Due to the limitations in our ability to accurately measure calorie burning from exercise, the extra 200 calories you are burning each day are more likely closer to 300 calories. You will start losing fat without having to cut calories. The goal of Modern Dieting is to eat as much food as possible while still dropping fat. The approach creates a large capacity for fat loss as you can diet for longer periods without having to resort to starving yourself.  This allows for better long term success rates with regards to keeping the fat off once you have reached your goal.


Modern Dieting Action Steps

  • Keep a food log to determine how many calories you are eating each day to maintain your weight.

  • Don’t create an energy deficit by subtracting calories, but instead create an energy deficit by adding exercise to your week.

  •  Get your baseline exercise time to 5hrs per week (primarily from resistance training) and eventually, move up to 7hrs, as needed. If you need more than 7hrs of training per week, you aren’t training with high enough intensity.

  • You will start dropping fat, but don’t decrease your calories more frequently than every 2 weeks and only by 100-200 calories at a time. Whenever possible, increase your activity time or the intensity of your training instead of cutting calories.

  • Losing fat at a slower rate is preferred. The longer it takes you to get lean, the easier time you will have preventing that fat from ever coming back.






The Truth About Modern Dieting


The information provided in this article, as well as this web-site blog is intended for informational and educational purposes only and should not be interpreted as medical advice for any condition. Always consult a qualified medical professional before beginning any nutritional program or exercise program. By reading this disclaimer, you hereby agree and understand that the information provided in this column is not medical advice and relying upon it shall be done at your sole risk.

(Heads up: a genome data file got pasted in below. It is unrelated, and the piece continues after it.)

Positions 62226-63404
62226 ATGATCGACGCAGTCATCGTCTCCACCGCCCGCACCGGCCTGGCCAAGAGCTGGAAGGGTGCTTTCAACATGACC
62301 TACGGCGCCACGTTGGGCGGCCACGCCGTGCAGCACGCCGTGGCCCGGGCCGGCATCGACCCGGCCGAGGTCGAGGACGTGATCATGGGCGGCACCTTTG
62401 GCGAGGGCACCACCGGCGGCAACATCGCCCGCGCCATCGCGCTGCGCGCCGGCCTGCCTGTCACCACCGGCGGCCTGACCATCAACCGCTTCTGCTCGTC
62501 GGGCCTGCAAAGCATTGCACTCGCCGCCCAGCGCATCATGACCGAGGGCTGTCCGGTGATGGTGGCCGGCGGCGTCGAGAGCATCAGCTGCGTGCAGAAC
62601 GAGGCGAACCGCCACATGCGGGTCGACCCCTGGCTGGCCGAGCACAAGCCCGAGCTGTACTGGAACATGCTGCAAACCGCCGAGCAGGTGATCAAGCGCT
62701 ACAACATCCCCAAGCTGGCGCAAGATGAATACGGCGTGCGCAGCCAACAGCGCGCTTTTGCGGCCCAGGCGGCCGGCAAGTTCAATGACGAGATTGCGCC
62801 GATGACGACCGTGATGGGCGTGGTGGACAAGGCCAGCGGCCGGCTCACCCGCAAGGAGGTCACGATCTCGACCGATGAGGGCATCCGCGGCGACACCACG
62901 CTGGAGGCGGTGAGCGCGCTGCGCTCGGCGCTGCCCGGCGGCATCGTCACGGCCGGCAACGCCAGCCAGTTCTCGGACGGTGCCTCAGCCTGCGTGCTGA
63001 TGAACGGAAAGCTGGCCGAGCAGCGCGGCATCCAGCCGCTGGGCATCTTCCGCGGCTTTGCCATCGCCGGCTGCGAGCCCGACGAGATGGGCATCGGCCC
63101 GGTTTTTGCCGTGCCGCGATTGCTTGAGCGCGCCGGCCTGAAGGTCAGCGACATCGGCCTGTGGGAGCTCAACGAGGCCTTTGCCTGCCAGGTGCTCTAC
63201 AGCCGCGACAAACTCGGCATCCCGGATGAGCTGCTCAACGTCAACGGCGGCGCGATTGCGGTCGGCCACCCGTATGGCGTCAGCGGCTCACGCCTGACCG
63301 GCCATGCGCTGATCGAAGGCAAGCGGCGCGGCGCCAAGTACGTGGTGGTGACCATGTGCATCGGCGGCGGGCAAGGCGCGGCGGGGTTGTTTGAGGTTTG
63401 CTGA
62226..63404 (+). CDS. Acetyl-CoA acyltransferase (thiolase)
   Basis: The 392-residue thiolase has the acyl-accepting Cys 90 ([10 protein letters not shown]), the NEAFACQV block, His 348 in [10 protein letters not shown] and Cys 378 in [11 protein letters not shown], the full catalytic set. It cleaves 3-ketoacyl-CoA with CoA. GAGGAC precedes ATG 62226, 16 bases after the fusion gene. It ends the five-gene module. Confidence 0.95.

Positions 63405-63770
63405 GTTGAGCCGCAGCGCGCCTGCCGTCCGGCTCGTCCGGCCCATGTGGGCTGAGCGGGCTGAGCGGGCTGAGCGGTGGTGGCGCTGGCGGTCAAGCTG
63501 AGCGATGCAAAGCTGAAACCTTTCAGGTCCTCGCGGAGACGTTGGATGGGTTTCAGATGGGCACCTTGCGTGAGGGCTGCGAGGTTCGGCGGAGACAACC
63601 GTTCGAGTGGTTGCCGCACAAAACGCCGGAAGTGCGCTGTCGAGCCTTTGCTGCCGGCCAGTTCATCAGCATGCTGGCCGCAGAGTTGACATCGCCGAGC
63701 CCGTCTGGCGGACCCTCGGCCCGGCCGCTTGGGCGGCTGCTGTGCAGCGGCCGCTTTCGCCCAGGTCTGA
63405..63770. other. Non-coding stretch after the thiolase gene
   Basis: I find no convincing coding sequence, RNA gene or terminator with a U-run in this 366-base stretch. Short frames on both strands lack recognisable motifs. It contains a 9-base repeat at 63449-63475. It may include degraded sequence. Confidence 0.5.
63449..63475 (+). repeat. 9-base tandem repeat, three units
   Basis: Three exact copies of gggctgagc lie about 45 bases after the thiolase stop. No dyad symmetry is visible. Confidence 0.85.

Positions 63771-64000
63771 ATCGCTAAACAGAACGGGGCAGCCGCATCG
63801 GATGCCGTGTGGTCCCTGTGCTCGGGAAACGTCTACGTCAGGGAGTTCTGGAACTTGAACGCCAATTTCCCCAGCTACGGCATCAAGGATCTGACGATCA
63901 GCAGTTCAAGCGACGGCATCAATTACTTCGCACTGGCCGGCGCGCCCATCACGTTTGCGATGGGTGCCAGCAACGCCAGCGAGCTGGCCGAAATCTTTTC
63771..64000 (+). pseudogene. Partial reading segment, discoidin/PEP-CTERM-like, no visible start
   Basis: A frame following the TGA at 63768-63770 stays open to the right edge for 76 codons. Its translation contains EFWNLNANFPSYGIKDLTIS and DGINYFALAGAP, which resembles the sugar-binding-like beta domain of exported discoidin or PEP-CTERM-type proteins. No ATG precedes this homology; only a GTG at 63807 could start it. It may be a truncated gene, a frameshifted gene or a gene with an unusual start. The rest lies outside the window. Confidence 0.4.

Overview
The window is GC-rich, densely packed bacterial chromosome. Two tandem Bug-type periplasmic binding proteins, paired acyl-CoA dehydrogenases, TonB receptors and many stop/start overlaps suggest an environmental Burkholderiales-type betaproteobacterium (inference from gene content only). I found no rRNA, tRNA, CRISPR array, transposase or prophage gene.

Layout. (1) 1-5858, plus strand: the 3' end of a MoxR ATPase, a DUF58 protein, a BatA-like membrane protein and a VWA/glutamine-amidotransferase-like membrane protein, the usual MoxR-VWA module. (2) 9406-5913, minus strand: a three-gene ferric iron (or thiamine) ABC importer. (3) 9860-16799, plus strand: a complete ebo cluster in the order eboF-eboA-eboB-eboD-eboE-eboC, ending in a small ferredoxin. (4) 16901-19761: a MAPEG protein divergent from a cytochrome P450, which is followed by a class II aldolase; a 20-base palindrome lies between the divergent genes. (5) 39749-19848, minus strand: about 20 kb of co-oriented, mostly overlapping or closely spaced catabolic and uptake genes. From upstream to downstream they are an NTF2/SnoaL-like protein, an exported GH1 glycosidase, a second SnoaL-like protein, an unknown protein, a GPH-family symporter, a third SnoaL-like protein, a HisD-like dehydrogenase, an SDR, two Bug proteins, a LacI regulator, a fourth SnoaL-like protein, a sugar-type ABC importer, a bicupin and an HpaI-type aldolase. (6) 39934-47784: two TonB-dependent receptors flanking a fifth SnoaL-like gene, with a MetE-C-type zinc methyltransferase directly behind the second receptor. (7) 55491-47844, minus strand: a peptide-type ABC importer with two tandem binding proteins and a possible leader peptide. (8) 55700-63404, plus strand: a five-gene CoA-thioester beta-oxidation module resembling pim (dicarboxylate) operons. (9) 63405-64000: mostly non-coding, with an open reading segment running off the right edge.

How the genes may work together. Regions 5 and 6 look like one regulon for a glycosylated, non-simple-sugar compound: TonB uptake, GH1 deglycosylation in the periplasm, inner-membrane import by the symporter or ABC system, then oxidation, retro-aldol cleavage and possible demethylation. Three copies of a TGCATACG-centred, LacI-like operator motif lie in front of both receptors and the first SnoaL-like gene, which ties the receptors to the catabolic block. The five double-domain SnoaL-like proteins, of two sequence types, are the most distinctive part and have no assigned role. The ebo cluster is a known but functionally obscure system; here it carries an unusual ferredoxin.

Also in Training

Top 5 Mind Barriers
Top 5 Mind Barriers

January 07, 2019

We all start powerful but only the strong will endure. You may have the perfect diet and training plan, but the mind will limit us every time. Why is it you can’t stick to a diet? Or why has your bench max been the same for the last several years. Renegade Training Founder John […]

Continue Reading

The Bulk | Mass Factors
The Bulk | Mass Factors

January 04, 2019

The holidays seemed like the perfect kick start to a bulking diet. A half ton of calories in the form of pumpkin pie and glazed ham is enough fuel to fill out that XL Barbell Club Tee.  This may have been your plan, but shoveling more poundage than a nor’easter isn’t going to do […]

Continue Reading

Chest and Back Workout | Push/Pull Protocol
Chest and Back Workout | Push/Pull Protocol

January 01, 2019

Have you ever tried a push/pull workout routine for your chest and back? Training chest and back together on the same day can provide some unique benefits in comparison to a traditional bodybuilding split where chest and back are trained individually on separate days, such as:     Provides Advantage of Longer Rest Periods Between […]

Continue Reading